Venture capitalists (VC) essentially invest in startup ‘experiments’, providing subsequent funding to refine these experiments. However, the VC investment model has evolved in fundamental ways over the last two decades, particularly in the early-stage financing of software. Early-stage investor strategy has historically been driven by technological shocks that have substantially lowered the cost of starting new businesses.
Cloud computing has made early ‘experiments’ for startups significantly cheaper, initially driven by the introduction of Amazon’s Web Services (AWS) in early 2006 - a breakthrough that radically lowered the cost of starting Internet and web-based startups.
Cloud computing allowed startups to ‘rent’ hardware space in small increments and to scale bandwidth, storage, and computing resources. This gave rise to startups in software-as-a-service (SaaS), social networks, and retail e-commerce websites. Data shows that startups that adopted cloud services, particularly in sectors benefiting most from the introduction of the cloud, raised considerably smaller amounts in their first round of VC financing. On average, the initial funding size fell by 20%.
During the emergence of cloud computing, startups faced technological and business model adoption risks. To overcome this they fused open-source technologies, new pricing, and subscription models to deliver products as services. Now, entrepreneurs take for granted the ability to scale-up as demand grows instead of having to make large fixed upfront investments in hardware, when the prospect of success is still low. Investors also take for granted the lower costs of initial experiments and the adoption of data-and-traction-led decision-making to evaluate investment risk.
The lower experimentation cost has led to the democratisation of entry into high-tech entrepreneurship - opening up a whole new range of investment opportunities that were not viable before, but also necessitating new ways of financing them.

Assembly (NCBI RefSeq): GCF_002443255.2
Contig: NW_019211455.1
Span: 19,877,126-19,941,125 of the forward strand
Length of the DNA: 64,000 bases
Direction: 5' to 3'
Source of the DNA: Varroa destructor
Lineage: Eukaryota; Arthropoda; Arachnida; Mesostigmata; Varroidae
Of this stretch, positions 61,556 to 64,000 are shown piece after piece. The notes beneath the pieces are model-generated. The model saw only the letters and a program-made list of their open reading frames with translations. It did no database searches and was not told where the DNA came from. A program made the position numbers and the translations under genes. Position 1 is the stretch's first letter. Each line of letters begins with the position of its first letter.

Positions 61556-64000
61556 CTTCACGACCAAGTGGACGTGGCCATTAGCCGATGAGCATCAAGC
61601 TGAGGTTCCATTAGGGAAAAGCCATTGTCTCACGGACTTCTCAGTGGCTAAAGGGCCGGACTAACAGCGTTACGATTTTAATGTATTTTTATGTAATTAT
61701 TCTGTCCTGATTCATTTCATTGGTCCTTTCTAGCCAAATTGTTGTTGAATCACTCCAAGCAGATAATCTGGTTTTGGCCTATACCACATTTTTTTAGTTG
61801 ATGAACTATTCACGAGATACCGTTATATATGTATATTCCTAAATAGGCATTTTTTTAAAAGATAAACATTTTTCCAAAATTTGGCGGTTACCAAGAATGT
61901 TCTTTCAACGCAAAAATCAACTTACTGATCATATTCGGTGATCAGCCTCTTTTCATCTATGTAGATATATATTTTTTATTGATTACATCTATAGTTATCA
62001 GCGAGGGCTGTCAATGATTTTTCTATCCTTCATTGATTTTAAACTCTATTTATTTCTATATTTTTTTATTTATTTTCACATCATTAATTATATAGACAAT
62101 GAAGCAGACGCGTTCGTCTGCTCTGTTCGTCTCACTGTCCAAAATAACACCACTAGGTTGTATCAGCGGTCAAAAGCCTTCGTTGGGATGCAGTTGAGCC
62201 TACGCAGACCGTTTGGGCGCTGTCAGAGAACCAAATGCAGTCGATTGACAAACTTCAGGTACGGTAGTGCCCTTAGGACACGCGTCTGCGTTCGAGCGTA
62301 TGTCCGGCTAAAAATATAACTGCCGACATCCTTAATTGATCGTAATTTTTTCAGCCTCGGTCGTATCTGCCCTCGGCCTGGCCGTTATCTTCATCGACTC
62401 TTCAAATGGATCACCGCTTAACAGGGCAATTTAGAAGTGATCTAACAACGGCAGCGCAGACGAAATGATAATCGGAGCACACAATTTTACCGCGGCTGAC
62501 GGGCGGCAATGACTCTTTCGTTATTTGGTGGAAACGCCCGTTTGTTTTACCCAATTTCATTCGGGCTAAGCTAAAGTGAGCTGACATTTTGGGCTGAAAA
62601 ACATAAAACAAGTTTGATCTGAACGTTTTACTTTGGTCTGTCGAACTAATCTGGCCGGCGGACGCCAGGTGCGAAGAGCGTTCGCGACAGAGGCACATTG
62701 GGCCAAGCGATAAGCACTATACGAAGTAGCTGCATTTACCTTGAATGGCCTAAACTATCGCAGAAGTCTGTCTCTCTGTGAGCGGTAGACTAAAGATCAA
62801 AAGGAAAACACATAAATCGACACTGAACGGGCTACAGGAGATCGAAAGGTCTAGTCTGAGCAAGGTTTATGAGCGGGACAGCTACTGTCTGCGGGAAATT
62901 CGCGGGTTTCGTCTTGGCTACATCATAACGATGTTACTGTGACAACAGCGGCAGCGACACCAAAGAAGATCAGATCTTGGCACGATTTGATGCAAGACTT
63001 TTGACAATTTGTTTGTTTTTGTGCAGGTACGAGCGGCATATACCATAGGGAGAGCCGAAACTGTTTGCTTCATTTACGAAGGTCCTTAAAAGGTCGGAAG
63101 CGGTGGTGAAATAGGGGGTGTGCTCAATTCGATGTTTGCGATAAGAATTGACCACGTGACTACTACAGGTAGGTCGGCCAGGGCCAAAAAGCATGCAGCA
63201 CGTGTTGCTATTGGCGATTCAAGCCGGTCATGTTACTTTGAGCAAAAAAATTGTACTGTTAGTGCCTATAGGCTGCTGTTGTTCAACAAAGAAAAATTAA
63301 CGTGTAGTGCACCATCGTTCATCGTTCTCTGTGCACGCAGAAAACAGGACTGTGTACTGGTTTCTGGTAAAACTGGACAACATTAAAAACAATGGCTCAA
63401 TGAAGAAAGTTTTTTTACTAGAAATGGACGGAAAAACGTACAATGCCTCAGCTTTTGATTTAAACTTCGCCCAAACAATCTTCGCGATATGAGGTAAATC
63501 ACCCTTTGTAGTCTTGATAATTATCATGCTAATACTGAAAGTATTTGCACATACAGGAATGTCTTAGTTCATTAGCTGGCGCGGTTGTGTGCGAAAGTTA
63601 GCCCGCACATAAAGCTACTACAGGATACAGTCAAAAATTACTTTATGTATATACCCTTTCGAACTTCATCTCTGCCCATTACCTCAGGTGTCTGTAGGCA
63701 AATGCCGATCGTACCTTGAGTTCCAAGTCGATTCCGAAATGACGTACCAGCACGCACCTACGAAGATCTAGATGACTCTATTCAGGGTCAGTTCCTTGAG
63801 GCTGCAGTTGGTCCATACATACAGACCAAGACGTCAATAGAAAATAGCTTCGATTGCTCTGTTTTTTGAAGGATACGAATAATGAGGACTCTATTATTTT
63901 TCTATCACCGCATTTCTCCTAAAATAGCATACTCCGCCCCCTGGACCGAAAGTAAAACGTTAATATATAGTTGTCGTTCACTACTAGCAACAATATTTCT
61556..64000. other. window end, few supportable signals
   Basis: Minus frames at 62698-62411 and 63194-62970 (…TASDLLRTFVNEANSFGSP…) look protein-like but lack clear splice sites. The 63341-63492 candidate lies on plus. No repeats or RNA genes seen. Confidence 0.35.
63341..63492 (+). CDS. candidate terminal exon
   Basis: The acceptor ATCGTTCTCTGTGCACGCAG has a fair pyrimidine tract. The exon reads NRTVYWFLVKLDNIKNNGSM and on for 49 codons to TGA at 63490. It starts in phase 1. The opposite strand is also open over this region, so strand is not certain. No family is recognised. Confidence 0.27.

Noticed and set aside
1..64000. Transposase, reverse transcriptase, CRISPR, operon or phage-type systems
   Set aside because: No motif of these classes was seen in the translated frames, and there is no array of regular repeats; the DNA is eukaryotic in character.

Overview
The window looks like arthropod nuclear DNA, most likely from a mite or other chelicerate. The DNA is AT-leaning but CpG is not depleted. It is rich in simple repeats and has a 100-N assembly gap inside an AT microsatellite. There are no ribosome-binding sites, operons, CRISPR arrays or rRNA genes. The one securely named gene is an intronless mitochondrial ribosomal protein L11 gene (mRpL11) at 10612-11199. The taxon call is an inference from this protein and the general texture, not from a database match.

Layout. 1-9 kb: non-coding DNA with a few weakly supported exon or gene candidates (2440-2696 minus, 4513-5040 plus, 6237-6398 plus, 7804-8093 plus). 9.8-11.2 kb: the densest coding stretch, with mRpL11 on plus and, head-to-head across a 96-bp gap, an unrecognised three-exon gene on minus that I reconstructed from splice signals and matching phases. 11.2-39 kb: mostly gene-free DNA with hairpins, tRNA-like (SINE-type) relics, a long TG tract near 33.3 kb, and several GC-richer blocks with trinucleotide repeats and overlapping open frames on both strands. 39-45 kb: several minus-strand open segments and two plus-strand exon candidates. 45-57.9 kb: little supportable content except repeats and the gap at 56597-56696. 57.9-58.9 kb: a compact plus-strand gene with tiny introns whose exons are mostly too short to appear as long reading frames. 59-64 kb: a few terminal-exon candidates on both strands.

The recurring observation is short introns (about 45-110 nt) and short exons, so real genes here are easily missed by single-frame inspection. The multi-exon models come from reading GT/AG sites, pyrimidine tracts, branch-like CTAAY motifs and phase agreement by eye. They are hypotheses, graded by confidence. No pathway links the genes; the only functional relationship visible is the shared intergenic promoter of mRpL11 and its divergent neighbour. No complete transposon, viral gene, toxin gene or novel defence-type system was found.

VC’s over time have adapted and significantly changed their investment approach, leveraging the cloud, funding startups that avoid large initial capital expenditures, and instead “rent” hardware space and other services in small increments, scaling up as demand grew.
The “spray and pray” investment approach is a considerable shift away from the traditional ‘enhanced governance’ model during the early stages. VC’s, therefore, now, stage their investment across multiple rounds, and each round of investment can be seen as an experiment that generates information about the ultimate value of the startup. These “long-shot bets” are now viable. Even though the expected value and probability of success is lower, there is a greater potential of high return if successful. Household names such as Google, Facebook, Airbnb, and Dropbox were just such “long-shot bets” created by young, inexperienced founders.
The effect of such a shift in investment strategy on innovation and investing is threefold.
. Firstly, the falling cost of experimentation explains the view that VC’s are waiting longer to invest and expecting startups to have more traction.
. Secondly, it’s likely to increase the chances of radically new business models — companies such as Airbnb and Uber.
. Third, innovation is decreasing the cost of experiments in areas as diverse as agri-tech, biotech, and hardware, resulting in the need for smaller amounts of capital. Conversely, this shift in investment strategy makes it harder for complex technology startups, where the cost of experimentation is significantly higher, to gain early-stage investment.
New categories of investor have emerged who specialise in early-stage investing using such an investment approach:‘Micro-VCs’ and ‘Super Angels’. Typically, they provide a small amount of funding and limited governance to an increased number of startups, which they are more likely to abandon after the initial round of funding.
Digital startup founders are increasingly seeking strategic advice, to help with growth and funding. This has lead to the rise of Accelerators. The Average Internal Rate of Return (IRR) of startups using an Accelerator is 53%, as compared to 21.3% of a traditional startup. Accelerators such as 7 startup are founded by entrepreneurial leaders that know how to build companies and provide scalable, lower-cost forms of mentorship to inexperienced founding teams.